Late Friday afternoon (August 22), the University of Illinois broke its three-week long silence on the controversy regarding the Chancellor's revocation of a tenured offer to Steven Salaita, who had accepted a faculty position in the American Indian Studies Program at the flagship campus at Urbana-Champaign. Chancellor Phyllis Wise and Board of Trustees Chairman Christopher Kennedy both issued statements explaining the revocation, but in terms far more alarming than the original decision itself. It is not an exaggeration to say that the Chancellor and the Board of Trustees have now declared that the First Amendment does not apply to any tenured faculty at the University of Illinois.
A bit of background to Friday's bombshell statements. Last October, Professor Salaita, then teaching at Virginia Tech, accepted a tenured offer from the Urbana-Champaign campus. He went through the regular appointments process at the University of Illinois, and received approval by the relevant departments and deans after a review of his scholarship and teaching. The offer, which he accepted, was conditional on approval by the Board of Trustees. Such approval clauses are typical in all teaching contracts and had, previously, been pro forma at Illinois, as they are at all serious universities: it is not the job of the Board of Trustees of a research institution to second-guess the judgment of academics and scholars. Well before the Board took the matter up, even University officials were describing Salaita as a faculty member, and he moved to Illinois and was scheduled to teach two classes this fall.
Salaita also has a Twitter account. "Tweets" are limited to 140 characters, so the medium is conducive primarily to spontaneous and superficial commentary. As a Palestinian-American and scholar of colonialism, Salaita tweeted extensively about the Israeli attack on Gaza. Contrary to the initial misrepresentations put into circulation by far right websites, none of the tweets were either anti-semitic or incitements to violence. Some were vulgar, some juvenile, some insulting, some banal. The First Amendment unequivocally protects Salaita's right to express every one of those opinions on a matter of public concern, and to do so, if he wants, with vulgarity and insults. As a matter of American constitutional law, this is not a close case.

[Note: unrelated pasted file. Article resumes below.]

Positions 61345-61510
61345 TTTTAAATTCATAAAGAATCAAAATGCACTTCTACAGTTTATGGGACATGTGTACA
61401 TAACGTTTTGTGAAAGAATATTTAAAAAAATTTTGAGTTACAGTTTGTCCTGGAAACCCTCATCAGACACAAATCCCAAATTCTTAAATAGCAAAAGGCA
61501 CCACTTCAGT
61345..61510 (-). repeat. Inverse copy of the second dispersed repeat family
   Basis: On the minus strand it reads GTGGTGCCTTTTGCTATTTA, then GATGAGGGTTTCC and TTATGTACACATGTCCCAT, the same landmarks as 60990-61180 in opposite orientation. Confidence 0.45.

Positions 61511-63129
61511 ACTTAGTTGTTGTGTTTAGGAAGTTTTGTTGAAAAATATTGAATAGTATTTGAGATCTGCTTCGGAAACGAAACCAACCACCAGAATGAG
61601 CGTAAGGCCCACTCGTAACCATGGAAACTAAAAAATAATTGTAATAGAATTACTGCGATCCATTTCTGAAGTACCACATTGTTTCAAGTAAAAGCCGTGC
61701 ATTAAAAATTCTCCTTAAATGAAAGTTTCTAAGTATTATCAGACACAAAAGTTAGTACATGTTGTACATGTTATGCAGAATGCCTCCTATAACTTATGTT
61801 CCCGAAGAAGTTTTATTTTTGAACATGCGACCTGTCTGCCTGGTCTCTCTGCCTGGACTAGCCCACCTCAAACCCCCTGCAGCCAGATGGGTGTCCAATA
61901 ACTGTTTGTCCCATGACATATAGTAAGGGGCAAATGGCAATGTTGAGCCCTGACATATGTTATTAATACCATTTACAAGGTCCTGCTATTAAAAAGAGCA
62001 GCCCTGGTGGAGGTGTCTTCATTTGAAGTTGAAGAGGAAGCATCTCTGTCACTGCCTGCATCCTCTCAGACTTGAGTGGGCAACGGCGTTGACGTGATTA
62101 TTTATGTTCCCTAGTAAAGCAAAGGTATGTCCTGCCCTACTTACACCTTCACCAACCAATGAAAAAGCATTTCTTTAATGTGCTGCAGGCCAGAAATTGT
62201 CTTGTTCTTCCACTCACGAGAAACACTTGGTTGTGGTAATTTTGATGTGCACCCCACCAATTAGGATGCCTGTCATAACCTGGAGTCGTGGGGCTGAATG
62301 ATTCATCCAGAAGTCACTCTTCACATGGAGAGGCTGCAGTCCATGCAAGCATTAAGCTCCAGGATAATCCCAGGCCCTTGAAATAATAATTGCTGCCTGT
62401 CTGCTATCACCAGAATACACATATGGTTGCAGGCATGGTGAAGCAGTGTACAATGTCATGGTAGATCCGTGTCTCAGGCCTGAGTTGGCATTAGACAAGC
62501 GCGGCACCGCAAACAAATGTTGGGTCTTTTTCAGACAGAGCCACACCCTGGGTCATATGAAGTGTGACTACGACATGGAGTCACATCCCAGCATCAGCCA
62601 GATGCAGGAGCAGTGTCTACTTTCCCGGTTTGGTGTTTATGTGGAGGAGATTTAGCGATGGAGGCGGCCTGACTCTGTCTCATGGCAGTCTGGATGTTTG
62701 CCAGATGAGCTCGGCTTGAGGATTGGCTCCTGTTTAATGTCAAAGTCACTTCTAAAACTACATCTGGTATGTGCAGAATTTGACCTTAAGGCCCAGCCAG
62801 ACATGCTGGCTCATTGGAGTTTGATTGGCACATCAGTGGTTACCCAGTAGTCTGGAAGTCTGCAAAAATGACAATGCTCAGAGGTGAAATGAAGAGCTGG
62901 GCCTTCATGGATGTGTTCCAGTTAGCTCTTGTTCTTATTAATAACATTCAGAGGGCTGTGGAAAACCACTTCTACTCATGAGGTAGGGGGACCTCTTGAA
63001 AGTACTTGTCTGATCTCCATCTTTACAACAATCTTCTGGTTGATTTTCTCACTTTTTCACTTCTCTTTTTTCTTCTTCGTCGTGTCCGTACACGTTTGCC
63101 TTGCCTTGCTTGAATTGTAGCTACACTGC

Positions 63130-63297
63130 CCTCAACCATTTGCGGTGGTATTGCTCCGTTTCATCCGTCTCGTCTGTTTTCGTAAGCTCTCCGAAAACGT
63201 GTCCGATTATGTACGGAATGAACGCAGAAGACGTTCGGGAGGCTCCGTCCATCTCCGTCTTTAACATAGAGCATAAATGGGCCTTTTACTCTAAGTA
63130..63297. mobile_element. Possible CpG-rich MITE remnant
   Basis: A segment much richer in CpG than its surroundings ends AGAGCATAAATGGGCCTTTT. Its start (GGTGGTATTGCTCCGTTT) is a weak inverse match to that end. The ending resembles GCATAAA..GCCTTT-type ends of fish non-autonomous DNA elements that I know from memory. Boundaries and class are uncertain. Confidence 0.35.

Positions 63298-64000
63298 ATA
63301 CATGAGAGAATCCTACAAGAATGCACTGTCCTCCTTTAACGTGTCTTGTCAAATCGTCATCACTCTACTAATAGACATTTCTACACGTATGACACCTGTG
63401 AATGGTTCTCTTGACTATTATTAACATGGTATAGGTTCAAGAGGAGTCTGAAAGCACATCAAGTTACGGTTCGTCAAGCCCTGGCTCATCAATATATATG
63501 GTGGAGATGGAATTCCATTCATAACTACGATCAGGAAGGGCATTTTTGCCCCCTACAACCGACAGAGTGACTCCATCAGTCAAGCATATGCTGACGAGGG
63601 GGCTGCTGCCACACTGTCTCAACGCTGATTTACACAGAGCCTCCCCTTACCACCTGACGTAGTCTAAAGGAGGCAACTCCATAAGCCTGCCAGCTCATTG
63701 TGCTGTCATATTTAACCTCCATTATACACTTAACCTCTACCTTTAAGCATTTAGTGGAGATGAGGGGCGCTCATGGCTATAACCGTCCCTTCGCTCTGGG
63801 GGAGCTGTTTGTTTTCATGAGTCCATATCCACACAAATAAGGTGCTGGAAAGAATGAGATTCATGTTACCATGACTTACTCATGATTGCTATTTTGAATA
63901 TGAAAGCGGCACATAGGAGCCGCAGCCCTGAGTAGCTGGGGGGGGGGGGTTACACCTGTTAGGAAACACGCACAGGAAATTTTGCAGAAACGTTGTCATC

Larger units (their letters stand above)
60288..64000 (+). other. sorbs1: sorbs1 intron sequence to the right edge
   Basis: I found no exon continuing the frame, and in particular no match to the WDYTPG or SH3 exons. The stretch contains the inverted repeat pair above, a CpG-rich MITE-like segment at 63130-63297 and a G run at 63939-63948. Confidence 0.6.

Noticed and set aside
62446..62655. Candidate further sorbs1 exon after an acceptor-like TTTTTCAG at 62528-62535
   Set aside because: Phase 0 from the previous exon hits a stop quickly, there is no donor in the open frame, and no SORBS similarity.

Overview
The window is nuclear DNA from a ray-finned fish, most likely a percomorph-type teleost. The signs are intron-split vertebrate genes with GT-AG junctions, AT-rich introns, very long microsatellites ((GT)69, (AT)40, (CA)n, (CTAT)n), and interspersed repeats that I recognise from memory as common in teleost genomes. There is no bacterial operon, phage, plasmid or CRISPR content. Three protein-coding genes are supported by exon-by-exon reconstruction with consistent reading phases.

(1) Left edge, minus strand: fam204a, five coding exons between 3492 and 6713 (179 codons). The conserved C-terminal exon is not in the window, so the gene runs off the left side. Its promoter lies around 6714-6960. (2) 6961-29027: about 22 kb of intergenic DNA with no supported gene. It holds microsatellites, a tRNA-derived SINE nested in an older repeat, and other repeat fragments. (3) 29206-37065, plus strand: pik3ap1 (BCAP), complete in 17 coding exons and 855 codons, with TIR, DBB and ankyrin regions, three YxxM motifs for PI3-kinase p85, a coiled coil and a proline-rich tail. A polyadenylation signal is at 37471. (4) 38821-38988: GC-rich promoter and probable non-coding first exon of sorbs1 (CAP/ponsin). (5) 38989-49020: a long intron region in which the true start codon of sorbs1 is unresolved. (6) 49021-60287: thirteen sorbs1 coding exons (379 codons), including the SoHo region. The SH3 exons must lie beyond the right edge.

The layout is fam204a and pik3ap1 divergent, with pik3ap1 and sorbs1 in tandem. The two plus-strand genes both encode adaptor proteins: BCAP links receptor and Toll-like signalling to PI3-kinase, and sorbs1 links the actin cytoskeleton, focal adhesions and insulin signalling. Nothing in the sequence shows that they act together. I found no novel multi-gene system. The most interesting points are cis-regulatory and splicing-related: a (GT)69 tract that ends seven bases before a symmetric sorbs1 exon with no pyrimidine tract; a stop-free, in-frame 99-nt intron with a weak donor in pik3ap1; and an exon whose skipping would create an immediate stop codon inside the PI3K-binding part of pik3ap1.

Amar Sindhu in Herald:
Fahmida Raiz, writer, human rights activist and the author of more than 15 books on fiction and poetry, has always remained at the centre of controversies. When Badan Dareeda, her second collection of verse, appeared, she was accused of using erotic and sensual expressions in her poetry. The themes prevalent in her verse were, until then, considered taboo for women writers. The feminist scholarship and women’s movement, however, not only acknowledged her expressions but welcomed them with applause. Riaz was also faced with challenges due to her political ideology. More than 10 cases were filed against her during General Ziaul Haq’s dictatorship. She was forced into exile during the same regime, only to return to Pakistan after Haq’s death in 1988. The poems from her collection Apna Jurm Sabit Hae are politically charged and reflect the torment her homeland experienced under dictatorship. In terms of using creative expression for political discourse, Riaz stands among literary greats such as Nazim Hikmet, Pablu Neruda, Sartre and Simone de Beauvoir. Following are excerpts of a conversation she had with Herald on her literary journey and issues confronting Pakistan’s literati.
Amar Sindhu: Does creativity need ideology?
Fahmida Riaz: Once creativity expands beyond the very personal, almost biological paradigms, it seeks some ground to stand upon. Creativity is very often rooted in some idea. Our folk songs and stories do not seem to be ideological but they seem to have ideas, when looked at closely. The question of ideology is raised mostly in the context of progressive literature that sees individuals in a web of external circumstances and class conflicts. Literary creativity does not have to emanate from this consciousness, nor does this consciousness hamper creativity. In the 20th century, great writers such as Pablo Neruda, Paul Nizan, Nazim Hikmet, Faiz Ahmed Faiz and Gabriel García Márquez declared themselves to be Marxists. An artist like Pablo Picasso, who revolutionised the world of painting, was a member of the Communist party of France. On the other hand, two literary giants before these writers, Leo Tolstoy and Dostoyevsky, saw the individual and the society in the context of Christian teachings and sought the answers of all human problems in Christ. You may notice, though, that too was a kind of ideology.
Mary Beth McCauley in The Christian Science Monitor:
Gallup polls report that 86 percent of Americans say they believe in God. Thirty nine percent say they attended worship services in the past week. So while God may not be dead, religion struggles. And why shouldn’t it? Religion has awful PR: unrelenting sectarian wars abroad, political infighting over morality at home, scandal, shopping to be done and football to be watched on the Sabbath, high profile competition from secular ideology, and a worldview that can seem out of step with popular culture.